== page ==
money wasted to maintain them and pay for the damage they do, then the money
lost from all the hunting tags that could have been sold if the wolves hadn't
ravaged the elk and deer herds. There was a much better balance before
they came back. Mother nature took care of it before man came into the picture,
then the wolf was no longer needed. Do a wildlife count, then issue enough tags
each year to keep the population in line with the available feed and land. This
raises many millions of dollars each year and keeps the populations up to the
point where many more people can enjoy and benefit from them.I for one
would never turn in someone for shooting a wolf. Any other animal yes, but not
if someone shot a hundred wolves.
Mankind is at the top of the food chain and should be able to provide a balance
in the game management process. Hunting is still a viable ocupation for bringing
food to the table...good food. OK, so we bring in a few wolves.Wolves
mulitply fast and the wolf huggers do not want that imbalance disturbed by
humans trying to keep things in balance. In Canada and the Yukon,
they trap over populated wolf packs in wintertime to save the Carabou herds from
decimation. Their skins make fine wolf rugs sold on the open market by the
trappers. It is a great system that works well in Canada where prople still
think clearly about such matters. We learned nothing from this
recent study. It was probably done to give gtraduates from college something to
Tj "shoot all the wolves" and "wouldn't turn in somebody who shot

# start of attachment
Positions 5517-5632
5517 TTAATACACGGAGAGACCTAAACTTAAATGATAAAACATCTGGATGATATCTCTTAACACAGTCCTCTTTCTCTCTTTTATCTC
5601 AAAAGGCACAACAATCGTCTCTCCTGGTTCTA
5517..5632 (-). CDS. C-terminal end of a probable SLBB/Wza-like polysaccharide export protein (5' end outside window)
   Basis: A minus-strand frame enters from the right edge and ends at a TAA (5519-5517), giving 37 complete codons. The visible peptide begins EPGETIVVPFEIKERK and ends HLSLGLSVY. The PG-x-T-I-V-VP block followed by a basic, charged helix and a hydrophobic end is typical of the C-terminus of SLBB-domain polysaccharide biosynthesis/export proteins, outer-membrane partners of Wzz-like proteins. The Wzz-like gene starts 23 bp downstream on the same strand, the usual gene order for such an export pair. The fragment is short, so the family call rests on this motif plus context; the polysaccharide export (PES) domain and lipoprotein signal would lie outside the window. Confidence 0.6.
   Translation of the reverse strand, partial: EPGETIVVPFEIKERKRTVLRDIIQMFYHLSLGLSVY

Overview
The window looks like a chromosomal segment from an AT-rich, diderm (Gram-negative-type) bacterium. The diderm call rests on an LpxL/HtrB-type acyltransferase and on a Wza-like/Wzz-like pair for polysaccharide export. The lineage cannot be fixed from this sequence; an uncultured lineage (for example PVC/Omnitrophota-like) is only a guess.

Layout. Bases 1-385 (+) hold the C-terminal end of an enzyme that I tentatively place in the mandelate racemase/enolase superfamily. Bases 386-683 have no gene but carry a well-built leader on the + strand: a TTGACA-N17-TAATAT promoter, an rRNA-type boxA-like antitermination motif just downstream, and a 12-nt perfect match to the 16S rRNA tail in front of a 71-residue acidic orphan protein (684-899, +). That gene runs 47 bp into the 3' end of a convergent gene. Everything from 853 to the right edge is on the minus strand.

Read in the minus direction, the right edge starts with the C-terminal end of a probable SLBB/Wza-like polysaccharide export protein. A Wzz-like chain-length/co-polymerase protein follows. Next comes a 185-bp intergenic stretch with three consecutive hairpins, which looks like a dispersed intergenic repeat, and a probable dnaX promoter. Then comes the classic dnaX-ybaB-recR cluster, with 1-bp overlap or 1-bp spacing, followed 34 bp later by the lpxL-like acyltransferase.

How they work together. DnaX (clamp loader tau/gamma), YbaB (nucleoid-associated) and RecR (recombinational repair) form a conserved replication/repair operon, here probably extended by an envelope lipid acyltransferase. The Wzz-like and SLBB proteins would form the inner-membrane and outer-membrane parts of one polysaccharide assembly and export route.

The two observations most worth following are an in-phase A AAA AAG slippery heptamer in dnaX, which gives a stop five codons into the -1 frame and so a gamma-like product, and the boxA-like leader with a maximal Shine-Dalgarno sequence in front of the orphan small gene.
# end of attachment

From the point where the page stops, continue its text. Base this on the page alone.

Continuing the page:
100 wolves" doesn't look good for your character. I mean really, you think
that tough guy approach is the way to go? Wow, people really are losing common
sense. If you are a true outdoorsman, and a true hunter then you realize the
value of having predators in the wild. If you are a road hunter who sits in his
truck to hunt, or a weekend warrior so to speak then I can see why you have no
clue what is going on. I can't really fault you if you only get out once a year.
Clearly having 100 wolves in yellowstone isn't decimating the herds. Do some
simple math and you will discover that more deer and elk are killed on roads
then wolves could ever kill in a year. It isn't rocket science, just simple
math. Wolves did fine in the last 2,000 years or more, and so did deer and elk.
Explain that... Do you not realize that humans don't have to hunt to eat..
wolves do. Humans do it for sport, so tell me who are the real killers?
Hey, TJ, is it 3000, or 4600? Your numbers seems to keep changing. And let's
suppose your numbers are correct. That doesn't mean your facts are. You
insinuate that the Wolf Recovery Center is making excuses for the reason the
herd is at the number it is, i.e., a healthy herd. So do you have proof that
Yellowstone can sustain a healthy herd of of 30,000?By the way, if
farmers don't want wolves to eat their livestock, they can sacrifice a couple of
there animals, put enough low-level poison in the carcass to make the wolves
sick, and they will not come back to that food source again. Easy stuff!
their animals, not "there" animals.
ThomasJefferson,Although your math is correct (though the source is
unspecified and therefore unverifiable) I don't think you are properly
taking into account the complexities of a forest ecosystem, nor the consequences
of elk overpopulation. According to an article from National Geographic, the
reduction of the elk population by wolves helped to restore overgrazed plants to
the ecosystem and improved its integrity and strength. Without wolves, it goes
on to say, more elk die from starvation at the end of winter. Elk will not
disappear because of wolves. Elk will disappear because of human hunters. If you
want to save the elk, you save the wolves. They both must live to balance the
ecosystem. To find article, search "Wolves' Leftovers Are
Yellowstone's Gains" on Google.